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Or at least he had been certain. He had been seeing Helen for over a year now. His younger sister Gertie had set them up last February and they had been inseparable ever since. He was passionate and charismatic. She was feisty and fun-loving. Together they made the perfect pair.

This Dutch guy talks about "TITANIC: THE TENNIS STORY"

There was only one problem - she was nineteen and he was twenty-seven and her mother did not approve. At all.

Titanic’s Tennis Star Survivors

In an effort to cool down their rapidly escalating relationship and, Karl was convinced, to find new "appropriate" suitors Helen's mother, Sallie Beckwith, had arranged to take her away on a trip across Europe. Horrified at the thought of spending so much time away from one another, and feeling as though time was running out to win Mrs. Beckwith's approval, he and Helen had devised a plan. He would take some time off at the law firm and take a job in Europe for his father - after first joining her family for ten days of their trip.

They had a romantic and unforgettable week and a half together, turning Portugal, Algeria, the south of France and everywhere in between, into their own romantic playground. But Mrs. Beckwith had not budged.

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If anything she had grown more hostile towards him as the trip went on. The more charming and helpful he was, the more unwelcoming she was in return. The tension started to wear heavily on Helen.

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  • By the time they went their separate ways in Nice, the situation was so uncomfortable that he couldn't help but wonder if Helen had finally had enough, if she was finally ready to listen to her mother and lead a simpler life with a hand-chosen pedigree suitor. He knew Helen loved him, but was that enough? He provided her with his address in Vienna and the plan was for her to write him when she and her family were headed back to America, instructing him where to meet.

    He promised he would wait for her. But after twenty-five days without a word, it was beginning to feel hopeless. He was starting to fear the absolute worst. His second scotch was getting low. Karl sighed as his only joy of the day began to slip away. He fiddled in his pocket with a ring - his mother's ring - that he brought to Europe with the intent of proposing to Helen once he received approval from her parents.

    He still carried it with him everywhere. He cursed himself inwardly for not fighting harder for her, for being so stubborn and respectful that he had to wait for her parent's permission. Why was he so damned polite? He took a deep breath, letting the heavy smoke in the bar settle deep into his lungs.

    He ran his fingers through his long and messy blonde hair and his hands rested on his unshaven face. He couldn't remember the last time he had been to the barber. How had he let himself get like this? His eyes, which had been transfixed on a glass of scotch, turned towards the young front-desk receptionist from his hotel standing next to him holding a telegram. He did not think his heart had ever beat this fast. Not in the doubles final at Wimbledon, the grandest tennis tournament in the world, when he and Beals Wright took on the storied and accomplished Australasian doubles team of Norman Brookes and Tony Wilding.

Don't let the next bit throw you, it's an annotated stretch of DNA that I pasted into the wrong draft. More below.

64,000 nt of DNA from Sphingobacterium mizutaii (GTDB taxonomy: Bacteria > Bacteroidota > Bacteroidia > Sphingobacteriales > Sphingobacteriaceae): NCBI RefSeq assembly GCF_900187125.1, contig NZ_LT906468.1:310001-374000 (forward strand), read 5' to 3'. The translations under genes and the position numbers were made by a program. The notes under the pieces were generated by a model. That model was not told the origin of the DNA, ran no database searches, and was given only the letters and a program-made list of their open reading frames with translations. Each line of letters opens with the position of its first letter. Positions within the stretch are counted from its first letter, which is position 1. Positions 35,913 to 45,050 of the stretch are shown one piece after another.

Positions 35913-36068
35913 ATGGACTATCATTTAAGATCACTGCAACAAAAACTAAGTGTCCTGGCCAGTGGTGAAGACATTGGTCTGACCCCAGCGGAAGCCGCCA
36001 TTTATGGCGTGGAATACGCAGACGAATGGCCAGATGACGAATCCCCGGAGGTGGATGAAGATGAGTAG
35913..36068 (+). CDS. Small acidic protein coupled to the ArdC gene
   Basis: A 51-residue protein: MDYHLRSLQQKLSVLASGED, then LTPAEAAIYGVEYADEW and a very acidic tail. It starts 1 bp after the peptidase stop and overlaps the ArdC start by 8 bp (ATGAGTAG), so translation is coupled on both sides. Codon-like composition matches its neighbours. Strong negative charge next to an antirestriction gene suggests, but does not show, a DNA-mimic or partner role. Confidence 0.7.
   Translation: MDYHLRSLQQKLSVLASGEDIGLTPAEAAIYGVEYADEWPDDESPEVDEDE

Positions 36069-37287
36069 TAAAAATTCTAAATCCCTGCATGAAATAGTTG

Not in the semifinals of the "all-comers" tournament at the U. Nationals when he was down two sets to one to Raymond Little and had to save seven match points before winning in five sets. Not even the first time he saw Helen. This was without a doubt the most anxious he had ever been. The next few days were a whirlwind. Though the Titanic was surprisingly not fully booked, it still ended up being a bit of an aggravation - and an expense - to secure a first-class ticket. He had to quickly wrap up his business loose ends, which was harder to do on the turn of a dime than he had expected.

    He sent a telegram home to tell his family to anticipate his arrival and went to the barber to get himself cleaned up. While in Paris, he stopped to pick up a couple of gifts for Helen's parents that he trusted would help to finally break the ice. On the Transatlantique train to the port of Cherbourg, he finally had a chance to unwind a bit, his heart beating in almost synchronicity with the clang of the railroad cars.

    Perhaps his heart beat was just his body's way of drowning out the chaos of the train or that he was just so excited to be moving and functioning after he had let himself so dramatically slip into the depths of despair the past few weeks over what seemed now to be nothing.

    Or perhaps his heart was right to beat that hard.